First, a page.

All We Are Asked to Give-Up is Our Suffering

Posted by on December 23, 2015

Praise large

Sounds like something most of us might want to check out.

To give-up our suffering looks an awful lot like the opened amaryllis. It is fully bloomed and reveals itself in a vulnerable, transparent face towards the light. It also looks like these three faces: the old Zen monk who, although close to the end of his death, continues to plant chestnut tree seeds everyday; the old priest called out of retirement to work for a year in a place that struggles to survive and the old Buddhist nun who is asked to start a monastery for young women.

What do they have in common?

They have given-up their suffering and offer the best of their bloom in a vulnerable, transparent face knowing they will never see the rewards of their work. There is nothing in it to gain because there is no one there to claim the gain.

Christ in the Beatitudes tells the crowds the same message when he exclaims,

Blessed are the poor in spirit for theirs is the kingdom of God…[1]

All we are asked to give up is our suffering by giving up and go without our desire to get what we want, to be a know-it-all and to claim ownership of just about everything.

To be able to give up our suffering we need to be poor in spirit. We need go without the clinging ego and face that reality is not under the control of our wants, our knowledge nor our claims of ownership. And in this reality we bloom and give wanting nothing, knowing nothing, and having nothing. It is in this emptied out of desire where we do our best. We no longer worry, clang, drift and wander in the material, restlessness of self-gain.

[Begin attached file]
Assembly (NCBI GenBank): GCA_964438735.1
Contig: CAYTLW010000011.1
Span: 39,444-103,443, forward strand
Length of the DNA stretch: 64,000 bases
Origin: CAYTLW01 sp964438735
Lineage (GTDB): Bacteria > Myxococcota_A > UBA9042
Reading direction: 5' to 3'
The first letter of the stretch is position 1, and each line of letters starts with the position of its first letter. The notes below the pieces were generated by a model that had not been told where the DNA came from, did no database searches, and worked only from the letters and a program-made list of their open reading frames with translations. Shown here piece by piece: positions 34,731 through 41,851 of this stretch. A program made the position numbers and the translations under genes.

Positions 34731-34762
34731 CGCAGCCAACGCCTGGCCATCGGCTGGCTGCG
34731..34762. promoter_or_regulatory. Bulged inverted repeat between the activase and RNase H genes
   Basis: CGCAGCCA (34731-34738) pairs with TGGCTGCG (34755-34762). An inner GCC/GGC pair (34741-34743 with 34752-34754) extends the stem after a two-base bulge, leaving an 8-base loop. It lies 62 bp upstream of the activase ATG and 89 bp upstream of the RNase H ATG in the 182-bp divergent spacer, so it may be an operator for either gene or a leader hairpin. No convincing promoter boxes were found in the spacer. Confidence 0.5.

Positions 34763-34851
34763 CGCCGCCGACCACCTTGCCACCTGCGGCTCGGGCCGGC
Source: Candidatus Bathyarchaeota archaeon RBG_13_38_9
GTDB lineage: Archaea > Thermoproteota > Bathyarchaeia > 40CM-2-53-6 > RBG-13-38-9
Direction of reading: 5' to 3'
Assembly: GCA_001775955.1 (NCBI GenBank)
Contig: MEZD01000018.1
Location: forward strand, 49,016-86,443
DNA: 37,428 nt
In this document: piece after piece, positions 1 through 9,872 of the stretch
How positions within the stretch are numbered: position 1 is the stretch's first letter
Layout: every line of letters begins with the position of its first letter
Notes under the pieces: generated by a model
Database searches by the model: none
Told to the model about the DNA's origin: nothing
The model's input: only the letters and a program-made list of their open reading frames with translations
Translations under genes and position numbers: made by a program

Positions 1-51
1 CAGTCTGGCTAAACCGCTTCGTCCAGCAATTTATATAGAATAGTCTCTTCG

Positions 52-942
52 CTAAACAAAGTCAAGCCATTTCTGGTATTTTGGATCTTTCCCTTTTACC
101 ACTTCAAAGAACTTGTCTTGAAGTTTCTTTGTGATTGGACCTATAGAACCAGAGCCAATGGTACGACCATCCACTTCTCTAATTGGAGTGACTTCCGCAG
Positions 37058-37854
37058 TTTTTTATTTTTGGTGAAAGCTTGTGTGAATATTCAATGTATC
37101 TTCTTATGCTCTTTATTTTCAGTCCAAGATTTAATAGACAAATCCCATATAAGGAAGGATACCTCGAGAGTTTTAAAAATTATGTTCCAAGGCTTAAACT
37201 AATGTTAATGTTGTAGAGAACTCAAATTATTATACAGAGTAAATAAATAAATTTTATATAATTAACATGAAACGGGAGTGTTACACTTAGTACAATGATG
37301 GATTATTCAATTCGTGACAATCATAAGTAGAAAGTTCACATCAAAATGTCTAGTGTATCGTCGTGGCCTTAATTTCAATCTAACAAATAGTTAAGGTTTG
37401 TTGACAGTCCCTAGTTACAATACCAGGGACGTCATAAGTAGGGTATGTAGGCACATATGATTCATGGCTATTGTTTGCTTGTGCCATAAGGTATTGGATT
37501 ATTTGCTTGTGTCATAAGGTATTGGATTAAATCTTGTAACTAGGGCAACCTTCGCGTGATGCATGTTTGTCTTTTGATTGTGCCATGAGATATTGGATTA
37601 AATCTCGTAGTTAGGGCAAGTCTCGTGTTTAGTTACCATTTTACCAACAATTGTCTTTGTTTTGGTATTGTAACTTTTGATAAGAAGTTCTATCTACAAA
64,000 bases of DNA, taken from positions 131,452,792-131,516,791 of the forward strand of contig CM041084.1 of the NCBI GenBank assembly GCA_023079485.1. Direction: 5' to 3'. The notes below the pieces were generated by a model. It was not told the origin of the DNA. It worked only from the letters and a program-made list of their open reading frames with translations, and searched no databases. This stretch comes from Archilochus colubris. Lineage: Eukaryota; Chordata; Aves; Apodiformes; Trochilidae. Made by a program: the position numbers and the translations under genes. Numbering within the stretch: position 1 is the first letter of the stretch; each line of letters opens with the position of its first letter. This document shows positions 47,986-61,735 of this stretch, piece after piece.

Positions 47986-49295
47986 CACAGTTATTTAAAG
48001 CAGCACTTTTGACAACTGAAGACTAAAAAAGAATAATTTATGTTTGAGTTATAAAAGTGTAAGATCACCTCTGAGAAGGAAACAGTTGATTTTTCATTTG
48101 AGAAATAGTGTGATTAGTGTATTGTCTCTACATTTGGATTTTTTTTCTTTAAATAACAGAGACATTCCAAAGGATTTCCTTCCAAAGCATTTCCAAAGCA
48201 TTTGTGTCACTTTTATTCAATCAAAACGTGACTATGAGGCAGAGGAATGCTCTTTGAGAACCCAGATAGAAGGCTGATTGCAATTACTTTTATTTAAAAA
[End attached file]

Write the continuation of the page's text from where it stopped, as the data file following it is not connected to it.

To ease our suffering we follow a path of renunciation continuously and we do it continuously. In other words, we starve the ego.

“But? …you say.

There are no excuses. As long as we make excuses we cling to our old familiar habits of wanting it our way, thinking we know what we know and that’s what we want and claiming ownership.

We practice giving up the ego’s natural tendency to be in charge, to be comfortable, to take the easy road, and to get the pleasures we want. We resist this tendency to be self-involved, self-absorbed and self-important. We go without the self and see what happens.

At first we may be disoriented, unanchored as well as fresh, bright and loosening our grip. We are not used to going without the self but it is all we are asked to go without to be poor in spirit. It’s not to fake it, not to pretend you are nobody, going nowhere…it is a dropping, starving, stopping the wanting, controlling, demanding self by resisting the tendencies to be self-absorbed, self-involved and self-important. It’s a practice of nothing in it for me.

This is the culmination of the path. It is not something the ego can conjure up. We surrender the self, go without it and take refuge in the Source. And we do this in the spirit of constancy.

Begin…it’s not too late.

 

 

[1] Matthew 5:3, Title is from Kennett Roshi

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